The Undiagnosed Disease Plaguing IT Corporate Alignment, Part I

Alignment. Collaboration. Relationship Building. Emotional IQ. Customer Focus. All buzzwords used regularly as the key to overcoming a malaise that seems to permeate IT organizations and create barriers to alignment. Increasingly CIOs are hired for their communication and management skills rather than their deep technology expertise. Yet alignment and satisfaction with IT doesn’t seem to be getting any better.

In my previous columns we’ve shared many tactics CIOs are taking to improve IT alignment, vendor relations and increase overall satisfaction with IT (both inside and outside of the organization). While they all certainly help, they don’t address the root of the problem.

At my company, AZtech Strategies, we’ve spent the last year trying to find the root cause. We’ve been frustrated by the lack of substantive progress toward what is beginning to feel like the Holy Grail of IT and corporate alignment. In over 300 conversations with CIO’s this past year, the pervasive theme has been, “It just shouldn’t be this difficult. It’s not like we’re trying to achieve world peace.”

After reading Daniel Pink’s A Whole New Mind , I believe we may be treating the symptoms, not the disease. The book postulates we are on the verge of a transition from the Information Age to the Conceptual Age. The Conceptual Age, Pink states, will be marked by a more artistic and holistic approach to every aspect of life. In order to differentiate ourselves and prosper in this new age, we will need to develop our softer, right brain oriented skills to enable us to connect with each other at a deeper level.

Putting aside the inaccuracies inherent in the oversimplified term “right brain,” Pink’s theory got us thinking. Could it be that the fundamental challenge is that IT organizations are right-brain phobic?

IT organizations aren’t exactly filled with right-brain thinkers. In fact, the softer “touchy feely” right-brain skills are traditionally considered a liability in an IT organization. That attitude made sense when technology was nascent and spoke its own code-driven language. But as technology becomes increasingly user friendly and integrated into our daily lives, the skills required are changing.

The challenge we face, particularly in technology related industries and job functions, is that in our commitment to analytical thinking we not only fail to develop the softer more intuitive skills, we dismiss them as unimportant, and see them as weaknesses that could threaten our career.

We’ve defined right-brain phobia as an exaggerated, inexplicable and illogical fear of the emotional and creative side of our talents; a fear of applying creativity, empathy, intuition and humor talents to work tasks.

In our over 300 interviews with CIOs we identified the symptoms of right-brain phobia in corporate America. The most interesting finding is that the organizations themselves, in addition to the people within them, exhibit the symptoms.

Since IT cannot heal itself in a vacuum, let’s take a look a few of at the corporate symptoms:

  • Internally focused meetings and tasks taking priority over customer focused and sales enabling activities.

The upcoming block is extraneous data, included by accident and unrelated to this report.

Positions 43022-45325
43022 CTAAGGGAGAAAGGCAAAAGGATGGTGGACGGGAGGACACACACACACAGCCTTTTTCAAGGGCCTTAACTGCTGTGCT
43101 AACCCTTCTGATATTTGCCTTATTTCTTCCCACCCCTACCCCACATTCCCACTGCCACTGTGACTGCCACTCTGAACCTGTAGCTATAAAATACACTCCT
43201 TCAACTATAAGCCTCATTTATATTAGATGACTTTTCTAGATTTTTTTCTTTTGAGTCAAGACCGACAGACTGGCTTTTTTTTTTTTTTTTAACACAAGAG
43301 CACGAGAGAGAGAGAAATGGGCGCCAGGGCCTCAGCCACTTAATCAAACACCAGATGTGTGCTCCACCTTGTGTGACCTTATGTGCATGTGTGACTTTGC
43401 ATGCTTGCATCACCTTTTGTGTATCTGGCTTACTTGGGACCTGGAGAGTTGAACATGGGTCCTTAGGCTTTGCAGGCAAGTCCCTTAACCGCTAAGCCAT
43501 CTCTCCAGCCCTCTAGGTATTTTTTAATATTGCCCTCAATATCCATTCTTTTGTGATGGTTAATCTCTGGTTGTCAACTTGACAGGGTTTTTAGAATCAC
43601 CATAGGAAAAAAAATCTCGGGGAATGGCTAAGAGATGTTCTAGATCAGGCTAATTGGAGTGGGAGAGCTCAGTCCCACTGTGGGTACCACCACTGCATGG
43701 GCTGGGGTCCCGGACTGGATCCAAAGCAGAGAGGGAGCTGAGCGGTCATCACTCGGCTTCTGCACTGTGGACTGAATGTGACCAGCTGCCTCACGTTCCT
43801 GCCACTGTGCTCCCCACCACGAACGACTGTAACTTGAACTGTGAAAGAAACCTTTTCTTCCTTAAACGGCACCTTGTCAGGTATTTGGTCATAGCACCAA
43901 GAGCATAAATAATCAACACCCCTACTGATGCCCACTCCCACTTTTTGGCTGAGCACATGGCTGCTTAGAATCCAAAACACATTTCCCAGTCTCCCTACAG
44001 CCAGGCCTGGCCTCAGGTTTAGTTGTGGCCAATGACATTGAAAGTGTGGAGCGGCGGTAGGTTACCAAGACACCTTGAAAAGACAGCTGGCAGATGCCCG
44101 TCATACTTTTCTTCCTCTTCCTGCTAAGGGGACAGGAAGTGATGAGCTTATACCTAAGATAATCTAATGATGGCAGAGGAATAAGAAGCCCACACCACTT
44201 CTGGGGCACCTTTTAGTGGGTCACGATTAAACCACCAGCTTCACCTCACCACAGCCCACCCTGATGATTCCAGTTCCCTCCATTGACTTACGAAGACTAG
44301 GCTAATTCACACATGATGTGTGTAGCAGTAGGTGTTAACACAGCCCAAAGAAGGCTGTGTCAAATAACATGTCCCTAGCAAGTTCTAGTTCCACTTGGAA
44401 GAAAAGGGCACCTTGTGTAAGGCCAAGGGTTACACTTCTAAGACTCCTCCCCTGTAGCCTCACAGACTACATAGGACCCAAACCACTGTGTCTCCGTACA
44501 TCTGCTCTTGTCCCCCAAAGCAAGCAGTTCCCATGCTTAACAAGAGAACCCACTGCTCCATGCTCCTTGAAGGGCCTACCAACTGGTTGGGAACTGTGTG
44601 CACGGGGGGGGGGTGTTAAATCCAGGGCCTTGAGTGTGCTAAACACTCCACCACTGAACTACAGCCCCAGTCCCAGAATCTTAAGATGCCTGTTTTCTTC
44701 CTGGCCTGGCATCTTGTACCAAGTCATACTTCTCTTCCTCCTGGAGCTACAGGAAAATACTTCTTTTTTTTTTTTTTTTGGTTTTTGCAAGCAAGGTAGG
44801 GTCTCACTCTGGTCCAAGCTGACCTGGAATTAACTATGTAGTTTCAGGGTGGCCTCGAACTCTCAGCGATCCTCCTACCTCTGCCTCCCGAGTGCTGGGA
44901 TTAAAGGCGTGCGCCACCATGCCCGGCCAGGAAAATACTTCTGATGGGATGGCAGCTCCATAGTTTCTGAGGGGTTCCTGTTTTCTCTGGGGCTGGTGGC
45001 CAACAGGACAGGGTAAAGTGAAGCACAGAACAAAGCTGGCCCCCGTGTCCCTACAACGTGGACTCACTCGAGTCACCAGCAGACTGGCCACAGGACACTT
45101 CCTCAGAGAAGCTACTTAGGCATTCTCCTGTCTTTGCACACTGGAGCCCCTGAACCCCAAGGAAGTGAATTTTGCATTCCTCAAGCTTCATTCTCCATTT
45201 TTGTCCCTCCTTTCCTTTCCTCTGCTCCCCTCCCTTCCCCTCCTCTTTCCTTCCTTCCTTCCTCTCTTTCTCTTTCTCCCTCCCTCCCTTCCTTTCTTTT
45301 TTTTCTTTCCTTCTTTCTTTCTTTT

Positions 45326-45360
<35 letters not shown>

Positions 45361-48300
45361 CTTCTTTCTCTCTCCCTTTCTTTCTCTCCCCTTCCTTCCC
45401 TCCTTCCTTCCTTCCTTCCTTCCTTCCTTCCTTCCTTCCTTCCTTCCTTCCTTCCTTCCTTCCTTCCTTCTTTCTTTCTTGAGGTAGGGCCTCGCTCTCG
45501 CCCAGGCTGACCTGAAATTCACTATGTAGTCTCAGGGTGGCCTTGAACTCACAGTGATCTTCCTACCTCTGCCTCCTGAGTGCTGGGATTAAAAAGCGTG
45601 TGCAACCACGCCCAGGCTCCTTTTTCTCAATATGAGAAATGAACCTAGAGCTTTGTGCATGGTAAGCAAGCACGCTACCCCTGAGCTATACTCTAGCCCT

• Customers continually complain your IT capabilities (or lack there of) are hurting their businesses.
  • Restructuring or re-organization within 18 months of the last restructure and re-organization.
  • Cross functional initiatives designed to improve corporate alignment fail to meet their objectives or consistently miss milestones.
  • An endless parade of consultants down the executive corridor.
  • Etc, etc.

    It’s almost guaranteed your organization is right-brain phobic. For most of the last century, we’ve neglected the right brain in favor of hard science and analytics. Our amazing growth and prosperity came from logic-oriented technology advancements. With progress, comes social change. It is that social change we find ourselves in the midst of that is creating the tension.

    Certain organizational functions tend to evolve in sync with society, others, due to their internal focus, are slow to change. The resulting tension is often a catalyst for positive change. However, we found eight-out-of-10 corporations actually fight the change external functions like sales and marketing try to champion. Right-brain phobia created a mind-set that looked for consistency and certainty. An alarming number of global corporations are still looking for a magic pill that will fix all of their ills.

    For IT it is even more critical to recognize the existence of right-brain phobia. Increasingly, technology’s mandate is to enable creativity, social networks, collaboration and personal growth. As a people, the desire to connect in spite of (or perhaps because of) the separation technology enables is stronger than ever. business is morphing into an enabler of broader and deeper connections. if the IT function of must become the lifeblood of this new charter, then, in order to do that well, IT must develop its creative, empathetic and intuitive talents.

    In next month’s column we’ll explore individual and corporate treatments for right-brain phobia.

    Anne Zink is founder of AZtech Strategies and go-to-market strategy consultant for the high tech industry. AZtech is dedicated to developing multi-channel strategies based on customer expectations, channel input, and industry expertise. AZtech specializes in bringing emerging technologies and services to market.